Wednesday, March 24, 2010

Office space roleplaying: Swords & Wizardry Quick Start


Last night I gathered a couple coworkers, and a buddy who works down the street, to try out the Swords & Wizardry Quick Start module. Jim, Dustin, Mick and I ended up having a smashing good time rampaging through the Dungeon of Akban, looting the hell out of the place and (so far, at least) living to tell the tale. The photo above shows our den of geekery, converted from a small conference room in our office building. We stayed late, sneaked in some beers and had a grand old time.

The session was my chance to introduce these colleagues of mine to RPGs. After a year of hearing me rave about how cool old-school tabletop RPGs are compared to video games, they would finally have the chance to decide for themselves. We were joined by a friend who's part of my regular gaming group—he added a little veteran perspective to our group of newcomers.

Character generation was quick and simple. Jim had played before, waaaay back in his elementary school years, and even he was surprised at how quickly stuff like Armor Class and Saving Throw came back to him. Mick had played a lot of video game RPGs like Fallout, so he really enjoyed the wide-open nature of the game—if you can imagine it, you can try to do it.

Mick and Jim rolled up straightforward fighters, and Dustin made an Elf fighter. So...three fighters. Veteran roleplayers will no doubt be wondering how the party survived without a magic-user or a cleric. But really, it's a testament to the quality of the Chgowiz's Quick Start adventure that we were able to plump the depths of Akban despite having a rather lopsided group of adventurers.

And so we delved. I introduced them to the concept of mapping, and Dustin took to that job with great aplomb. He gave advice when needed—based on his own D&D experiences playing Chgowiz's Dark Ages game—but he didn't smother the other two players. They all contributed to the evening's successes and failures.

We did a bit of exploring and saw three hard-fought combats: one when the group charged into a nest of giant centipedes, and two more running battles against the bands of goblins that infested the dungeon. In the first goblin combat, oil bombs took out 6 goblins in one round, leaving just one horribly wounded survivor who was interrogated and then summarily executed.

The second goblin combat was far more dangerous, and resulted in Spier the Fighter collapsing in a bloody heap (I quickly implemented the -10HP countdown rule to give them time to revive him). You can see Spier's prostrate form in the foreground of the photo above, with his fellows standing guard over him as the goblins move into position down the hallway. Only by killing the pesky goblin shaman—who tried his damnedest to flee the scene—was the group able to steal 3 healing potions off his still-warm corpse and use them to revive Spier.

And right around that point we decided to call it a night. We'd played for maybe 2 hours, with a break in the middle to check the doors and make sure we weren't accidentally locked inside the office. I didn't want to initiate them with a marathon session. But the best part came at the end, as I started gathering up my miniatures and dungeon tiles. Both Jim and Mick said they had a great time, and they asked to play again soon. I said sure, we'll make a note of where we are in the dungeon, and when we sit back down we'll play the same characters and go from there.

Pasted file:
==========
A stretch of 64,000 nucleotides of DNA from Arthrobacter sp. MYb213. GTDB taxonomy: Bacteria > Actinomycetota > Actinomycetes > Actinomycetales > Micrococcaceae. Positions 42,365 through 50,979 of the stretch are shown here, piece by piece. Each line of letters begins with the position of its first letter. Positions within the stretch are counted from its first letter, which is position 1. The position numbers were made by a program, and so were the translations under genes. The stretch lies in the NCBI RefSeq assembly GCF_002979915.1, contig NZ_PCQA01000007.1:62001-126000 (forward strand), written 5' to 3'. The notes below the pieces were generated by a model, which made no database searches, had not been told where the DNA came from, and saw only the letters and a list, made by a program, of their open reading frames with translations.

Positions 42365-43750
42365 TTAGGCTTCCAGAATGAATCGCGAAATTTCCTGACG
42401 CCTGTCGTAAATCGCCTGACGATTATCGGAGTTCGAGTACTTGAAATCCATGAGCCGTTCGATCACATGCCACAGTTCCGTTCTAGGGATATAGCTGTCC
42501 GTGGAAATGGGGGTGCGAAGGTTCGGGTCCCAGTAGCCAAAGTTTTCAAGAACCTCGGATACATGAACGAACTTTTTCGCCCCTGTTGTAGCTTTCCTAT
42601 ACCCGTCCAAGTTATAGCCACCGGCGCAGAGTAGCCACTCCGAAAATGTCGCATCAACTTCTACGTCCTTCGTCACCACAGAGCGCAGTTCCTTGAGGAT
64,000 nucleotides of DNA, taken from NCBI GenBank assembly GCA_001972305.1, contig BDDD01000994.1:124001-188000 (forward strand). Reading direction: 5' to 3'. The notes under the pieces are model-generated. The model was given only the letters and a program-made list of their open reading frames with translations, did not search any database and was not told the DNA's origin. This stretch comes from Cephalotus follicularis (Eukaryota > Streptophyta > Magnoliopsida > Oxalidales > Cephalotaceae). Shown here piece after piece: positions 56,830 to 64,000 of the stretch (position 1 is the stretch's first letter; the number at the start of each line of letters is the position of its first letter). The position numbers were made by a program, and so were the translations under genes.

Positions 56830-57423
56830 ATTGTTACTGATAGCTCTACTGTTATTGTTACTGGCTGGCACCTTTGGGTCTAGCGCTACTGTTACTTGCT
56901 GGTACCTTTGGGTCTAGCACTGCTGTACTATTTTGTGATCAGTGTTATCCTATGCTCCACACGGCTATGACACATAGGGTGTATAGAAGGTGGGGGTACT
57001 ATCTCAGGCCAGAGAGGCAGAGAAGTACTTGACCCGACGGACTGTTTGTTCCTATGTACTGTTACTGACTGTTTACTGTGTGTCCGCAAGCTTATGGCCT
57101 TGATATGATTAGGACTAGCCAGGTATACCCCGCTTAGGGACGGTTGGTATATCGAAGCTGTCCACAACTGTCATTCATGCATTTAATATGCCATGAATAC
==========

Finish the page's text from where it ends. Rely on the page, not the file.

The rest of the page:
I don't care if you're rolling dice in 1980 or 2010: That's how campaigns are born, folks.

11 comments:

Rob Conley said...

Good thing they didn't run into the Giant Ants those things are murder!

Meepo said...

Best blog post I've read in weeks! Very enjoyable, thank you for sharing.

Daddy Grognard said...

Respect for recruiting your colleagues! I work from home now but when I did work in an office, I generally did not bring D&D up in conversation - my colleagues had enough reasons to colour me weird without that as well.

I reckon it all depends on your relationship with your colleagues and you seem to have a pretty good one. Work seems to me, from having read a lot of blogs, to be a fertile recruiting ground, if the recruiter can get past the geeky image that the game still has in some quarters and let people learn by doing.

Again, respect!

PatrickWR said...

Thanks for the words of encouragement! I should mention that we work in journalism, which is no stranger to geekdom...or creative expression. So it was a good fit all around!

bliss_infinte said...

Nice recap and fun session. It's amazing how one session can hook players (back) into the game. Hope you guys keep delving!

abhorsen950 said...

Excellent post your friends are in the same boat as me. Just starting out.
Glad they enjoyed i hope i will.

Zachary The First said...

Great post, and good on ya!

Nancy said...

Umm. Well. I don't know what to say (because I understand none of it) except that the photo of Mick is priceless!

Saemundr said...

Playing through the quickstart on googlewave atm with my brother, remembering rules and making it up in the worst possible way as i go... but we're both having fun (i think? i know i am at least!)

would love to hear more if you guys meet and play more!

Emperor said...

Awesome stuff dude! I've played ina few lopside parties before, I found a magic-item and potion budget was required, as most of our healing and such was done via potion.

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